Is there any documentation for 'dx'?
In particular, I am interested in knowing what the
--core-library option does.
The dx tool converts Java class files into a *.dex (Dalvik executable)* file.
The Java source files are converted to Java class files by the Java compiler.
The dx tool converts Java class files into a *.dex (Dalvik executable)* file. All class files of the application are placed in this .dex file. During this conversion process redundant information in the class files are optimized in the .dex file.
For example, if the same String is found in different class files, the .dex file contains only one reference of this String.
These .dex files are therefore much smaller in size than the corresponding class files.
The .dex file and the resources of an Android project, e.g., the images and XML files, are packed into an .apk (Android Package) file.
To understand better, look at the Android build process:
The program AAPT (Android Asset Packaging Tool) performs APK creation. The resulting .apk file contains all necessary data to run the Android application and can be deployed to an Android device via the ADB (Android device bridge) tool.
This is a special purpose flag that is only used when building some of the framework JAR files (core.jar, framework.jar, etc.). Normally, dx will refuse to process any java.* or javax.* classes. So this option is used for core.jar, where all those classes are actually defined.
Here's a relevant blurb from the dx source (dalvik/dx/src/com/android/dx/command/dexer/Main.java), that gets printed if you try to include a java.* or javax.* class in an application.
Ill-advised or mistaken usage of a core class (java.* or javax.*) when not building a core library. This is often due to inadvertently including a core library file in your application's project, when using an IDE (such as Eclipse). If you are sure you're not intentionally defining a core class, then this is the most likely explanation of what's going on.
However, you might actually be trying to define a class in a core namespace, the source of which you may have taken, for example, from a non-Android virtual machine project. This will most assuredly not work. At a minimum, it jeopardizes the compatibility of your app with future versions of the platform. It is also often of questionable legality.
If you really intend to build a core library -- which is only appropriate as part of creating a full virtual machine distribution, as opposed to compiling an application -- then use the "--core-library" option to suppress this error message. If you go ahead and use "--core-library" but are in fact building an application, then be forewarned that your application will still fail to build or run, at some point. Please be prepared for angry customers who find, for example, that your application ceases to function once they upgrade their operating system. You will be to blame for this problem.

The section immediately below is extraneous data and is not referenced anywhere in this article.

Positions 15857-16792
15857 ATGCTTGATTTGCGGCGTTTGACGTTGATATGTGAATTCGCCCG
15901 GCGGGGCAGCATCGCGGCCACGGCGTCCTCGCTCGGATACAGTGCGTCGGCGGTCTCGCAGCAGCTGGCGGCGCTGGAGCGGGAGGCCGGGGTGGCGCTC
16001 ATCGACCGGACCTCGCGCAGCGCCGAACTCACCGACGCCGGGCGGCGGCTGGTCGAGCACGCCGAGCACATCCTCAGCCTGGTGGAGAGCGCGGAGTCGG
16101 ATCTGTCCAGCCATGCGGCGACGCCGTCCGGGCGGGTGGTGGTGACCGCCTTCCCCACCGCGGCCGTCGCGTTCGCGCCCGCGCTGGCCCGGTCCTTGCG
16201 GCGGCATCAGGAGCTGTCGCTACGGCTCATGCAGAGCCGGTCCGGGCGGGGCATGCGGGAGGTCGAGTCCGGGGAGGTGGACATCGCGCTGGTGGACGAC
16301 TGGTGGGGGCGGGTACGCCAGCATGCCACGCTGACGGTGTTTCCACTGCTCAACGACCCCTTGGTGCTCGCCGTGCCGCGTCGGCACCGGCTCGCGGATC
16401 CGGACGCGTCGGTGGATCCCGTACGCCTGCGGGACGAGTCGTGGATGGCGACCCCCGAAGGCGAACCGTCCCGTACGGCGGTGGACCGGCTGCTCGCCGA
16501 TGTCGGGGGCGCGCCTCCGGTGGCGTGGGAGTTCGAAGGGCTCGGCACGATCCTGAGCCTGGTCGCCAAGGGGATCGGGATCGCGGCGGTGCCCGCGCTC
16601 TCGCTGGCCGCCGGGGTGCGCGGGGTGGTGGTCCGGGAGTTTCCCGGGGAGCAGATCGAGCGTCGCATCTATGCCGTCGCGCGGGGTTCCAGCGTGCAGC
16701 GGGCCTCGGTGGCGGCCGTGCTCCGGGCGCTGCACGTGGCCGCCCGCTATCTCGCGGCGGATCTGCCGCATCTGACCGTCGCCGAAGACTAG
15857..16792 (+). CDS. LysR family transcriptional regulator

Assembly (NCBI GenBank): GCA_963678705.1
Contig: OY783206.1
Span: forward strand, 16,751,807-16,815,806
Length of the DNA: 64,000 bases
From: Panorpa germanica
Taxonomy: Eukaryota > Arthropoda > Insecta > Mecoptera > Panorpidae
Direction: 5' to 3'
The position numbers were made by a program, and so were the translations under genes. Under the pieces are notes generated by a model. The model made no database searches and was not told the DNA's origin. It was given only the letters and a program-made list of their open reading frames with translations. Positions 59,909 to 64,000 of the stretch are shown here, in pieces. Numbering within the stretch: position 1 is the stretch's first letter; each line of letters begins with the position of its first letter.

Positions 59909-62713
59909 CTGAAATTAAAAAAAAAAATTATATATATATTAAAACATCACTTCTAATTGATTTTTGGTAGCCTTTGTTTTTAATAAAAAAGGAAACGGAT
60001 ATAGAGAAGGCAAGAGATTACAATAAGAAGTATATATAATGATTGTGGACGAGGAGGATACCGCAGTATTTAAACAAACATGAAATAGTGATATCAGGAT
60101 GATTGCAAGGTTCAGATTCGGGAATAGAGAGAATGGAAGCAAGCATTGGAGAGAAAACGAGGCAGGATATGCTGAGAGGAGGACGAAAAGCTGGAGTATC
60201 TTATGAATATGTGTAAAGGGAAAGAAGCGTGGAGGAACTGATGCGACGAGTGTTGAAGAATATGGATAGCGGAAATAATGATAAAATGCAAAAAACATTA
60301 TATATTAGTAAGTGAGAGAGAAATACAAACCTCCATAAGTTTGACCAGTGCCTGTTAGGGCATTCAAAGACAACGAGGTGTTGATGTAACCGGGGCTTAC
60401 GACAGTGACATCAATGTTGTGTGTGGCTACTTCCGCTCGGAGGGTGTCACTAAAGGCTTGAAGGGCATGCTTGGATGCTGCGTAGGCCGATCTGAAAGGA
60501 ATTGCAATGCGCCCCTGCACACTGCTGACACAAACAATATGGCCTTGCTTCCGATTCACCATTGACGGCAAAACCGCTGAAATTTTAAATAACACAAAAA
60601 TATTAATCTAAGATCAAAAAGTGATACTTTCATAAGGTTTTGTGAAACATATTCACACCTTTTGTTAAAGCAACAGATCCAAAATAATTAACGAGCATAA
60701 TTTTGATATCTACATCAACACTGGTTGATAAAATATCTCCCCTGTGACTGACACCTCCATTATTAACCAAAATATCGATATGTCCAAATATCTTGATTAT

If you are legitimately using some code that happens to be in a core package, then the easiest safe alternative you have is to repackage that code. That is, move the classes in question into your own package namespace. This means that they will never be in conflict with core system classes. JarJar is a tool that may help you in this endeavor. If you find that you cannot do this, then that is an indication that the path you are on will ultimately lead to pain, suffering, grief, and lamentation.
The --core-library option on Dx will bypass the stupidity check that prevents you from accidentally including Java core libraries in your Android app.
Dx will barf if you try to include a library that contains packages in the java.* or javax.* namespace. The thinking is that classes in that namespace are likely to depend on other JDK "core" classes, which will break your app since they (may) not be present on Android.
Now, of course, just because a Java package starts with java.* or javax.* does not necessarily mean that it depends on the JDK proper. It may work perfectly fine in Android. The recommendation, if you know what you are doing, if you know that your java/x.* classes don't depend on JDK core classes, is to use a tool like JarJar to repackage the JAR file under a different namespace.
That being said, to get around the stupidity check, add the --core-library option to dx. Change the last line of
exec java $javaOpts -jar "$jarpath" "$@"
exec java $javaOpts -jar "$jarpath" --core-library "$@"
In my case, I was including a library that depended on Jackson, which depends on JAXB. For me, overriding the stupidity check was acceptable because the library's use of Jackson was only for JSON and not for XML serialization (I only include the JAXB API library, not the implementation). of course I wish there was a cleaner way to go about this, but rewriting the top-level library to avoid using Jackson was not an option.